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Cape Cod town plays role in telecommunications history

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This summer, while on vacation at my "retreat" in Orleans, Mass., a town I have known for years, I became interested in a story that played a part in history: the laying of the transatlantic cable. Some historians say Orleans is named after the town of Orleans in France because of the help the French gave its citizens during the War of 1812.

But that is one interpretation.

The first transatlantic cable, which connected North America and Europe, made communication a matter of minutes, whereas by ship it would have taken at least 10 days.

Five attempts were made to lay cables for telegraph service, which were partially successful. These dated from 1857-66, and after much trial and error, many European countries were linked by a web of telegraphic communications.

It was Cyrus Field, born in Massachusetts, who conceived the idea of laying undersea cables for telegraphic purposes. He was the first to attempt a transatlantic telegraph cable that produced results. It was a short-lived success, however, and did much to undermine investor interest and confidence in such a project.

In the beginning, the first messages using Morse code took two minutes to transmit just one character. There were vast improvements along the way and the 20th century was to see transmission of 120 words a minute, with London becoming the world center in telecommunications.

The French Cable Station in Orleans, Mass., on Cape Cod, was important in World War I, for example, for Gen. John J. Pershing in France first communicated with the U.S. government through this cable station. In 1927, the message that Charles Lindbergh had landed in Paris was sent to this station from Paris before being relayed to the rest of our country.

The French Cable Station was the first direct link in communication from Europe to North America. It had started out linked in 1869 to islands off the Canadian coast, and by 1879 it was linked to Eastham, Mass., and finally to Orleans, its station and headquarters building erected in 1898.

A new cable was laid underwater, covering 3,000 miles directly to Orleans. Another linked Orleans to New York City. The French Cable Station was important during World War I, for it served also as a station that transmitted important financial and world news. During that war, linked as it was to Army headquarters in the United States and France, a contingent of Marines was assigned to guard it.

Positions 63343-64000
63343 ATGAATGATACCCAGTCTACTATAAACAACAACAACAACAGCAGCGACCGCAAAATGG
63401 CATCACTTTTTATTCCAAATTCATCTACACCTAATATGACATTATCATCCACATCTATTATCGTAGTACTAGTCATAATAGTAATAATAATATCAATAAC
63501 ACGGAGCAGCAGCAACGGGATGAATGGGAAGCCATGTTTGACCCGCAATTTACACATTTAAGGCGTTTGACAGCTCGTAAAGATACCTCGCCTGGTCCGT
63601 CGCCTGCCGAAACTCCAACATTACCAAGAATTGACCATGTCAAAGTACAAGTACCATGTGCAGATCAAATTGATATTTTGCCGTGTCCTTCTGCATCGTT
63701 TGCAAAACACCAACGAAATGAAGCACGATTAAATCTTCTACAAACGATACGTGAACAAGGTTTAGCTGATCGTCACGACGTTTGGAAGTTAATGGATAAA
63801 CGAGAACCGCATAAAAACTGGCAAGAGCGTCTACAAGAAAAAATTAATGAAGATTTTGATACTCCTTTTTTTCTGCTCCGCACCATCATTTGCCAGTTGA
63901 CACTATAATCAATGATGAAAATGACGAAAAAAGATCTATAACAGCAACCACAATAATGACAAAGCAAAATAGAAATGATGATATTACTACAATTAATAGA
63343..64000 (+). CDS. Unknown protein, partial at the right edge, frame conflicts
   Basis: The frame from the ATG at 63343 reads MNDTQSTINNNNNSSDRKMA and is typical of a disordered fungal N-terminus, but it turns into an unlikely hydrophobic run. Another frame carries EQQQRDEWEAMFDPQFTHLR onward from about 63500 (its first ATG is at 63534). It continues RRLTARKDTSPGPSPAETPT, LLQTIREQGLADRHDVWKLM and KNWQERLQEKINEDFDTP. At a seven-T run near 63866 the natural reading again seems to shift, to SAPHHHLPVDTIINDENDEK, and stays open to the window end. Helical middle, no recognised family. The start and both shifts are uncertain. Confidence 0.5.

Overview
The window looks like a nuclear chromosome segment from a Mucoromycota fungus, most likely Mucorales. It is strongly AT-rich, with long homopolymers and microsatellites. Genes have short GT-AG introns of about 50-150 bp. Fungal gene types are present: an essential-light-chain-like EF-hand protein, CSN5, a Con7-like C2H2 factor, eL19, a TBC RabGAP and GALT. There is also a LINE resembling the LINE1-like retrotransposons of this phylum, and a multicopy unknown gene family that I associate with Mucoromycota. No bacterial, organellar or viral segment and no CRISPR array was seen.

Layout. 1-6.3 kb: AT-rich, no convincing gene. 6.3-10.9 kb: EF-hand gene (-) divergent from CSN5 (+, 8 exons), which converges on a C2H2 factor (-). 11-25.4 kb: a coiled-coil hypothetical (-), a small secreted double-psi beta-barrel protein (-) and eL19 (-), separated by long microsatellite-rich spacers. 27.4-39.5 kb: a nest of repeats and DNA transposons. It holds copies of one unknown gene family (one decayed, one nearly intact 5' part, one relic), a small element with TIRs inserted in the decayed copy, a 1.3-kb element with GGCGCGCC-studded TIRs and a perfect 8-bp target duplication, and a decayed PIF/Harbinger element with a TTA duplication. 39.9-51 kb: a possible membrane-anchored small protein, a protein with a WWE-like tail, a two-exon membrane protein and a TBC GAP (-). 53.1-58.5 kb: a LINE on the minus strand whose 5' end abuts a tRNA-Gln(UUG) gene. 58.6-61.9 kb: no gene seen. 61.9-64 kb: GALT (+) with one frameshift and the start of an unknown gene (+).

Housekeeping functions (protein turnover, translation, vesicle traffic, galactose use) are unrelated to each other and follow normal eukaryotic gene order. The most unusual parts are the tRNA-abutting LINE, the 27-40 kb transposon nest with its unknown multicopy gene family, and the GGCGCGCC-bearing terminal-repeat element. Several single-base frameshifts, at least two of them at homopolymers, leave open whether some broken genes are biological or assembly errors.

The Orleans station was closed when Germany invaded France in 1940. It eventually became obsolete and its closure was permanent in 1959.

Orleans, today, has some families descended from the early Marines and French who came to work at the station and chose to stay.

The site now is a museum featuring memorabilia, cables and their history and instruments and equipment of the past. It is a revered landmark in the Cape Cod town, dedicated to the history of the transatlantic cable.

Some may wonder how Orleans, Mass., got its name. When Orleans was chartered, pro-French sentiment in the United States was evident. French support, militarily and financially, during the Revolutionary War spurred American pro-French sentiment and the choice to honor a French hero.

It seems recent research reveals it was probably Louis Philippe Joseph, duc d'Orleans, a cousin of the French king. He was one of the richest men in France, but a friend of the common man. Orleans, despite his royalty, did not believe kings had absolute power nor rule by divine right. He took the middle ground, holding to both the merits of monarchy and rights of man.

Some Orleans fighters in the Revolution escaped from imprisonment in England and landed in France, one of whom came back to his home in what was later to be named Orleans, Mass., and may have told Orleans' story.

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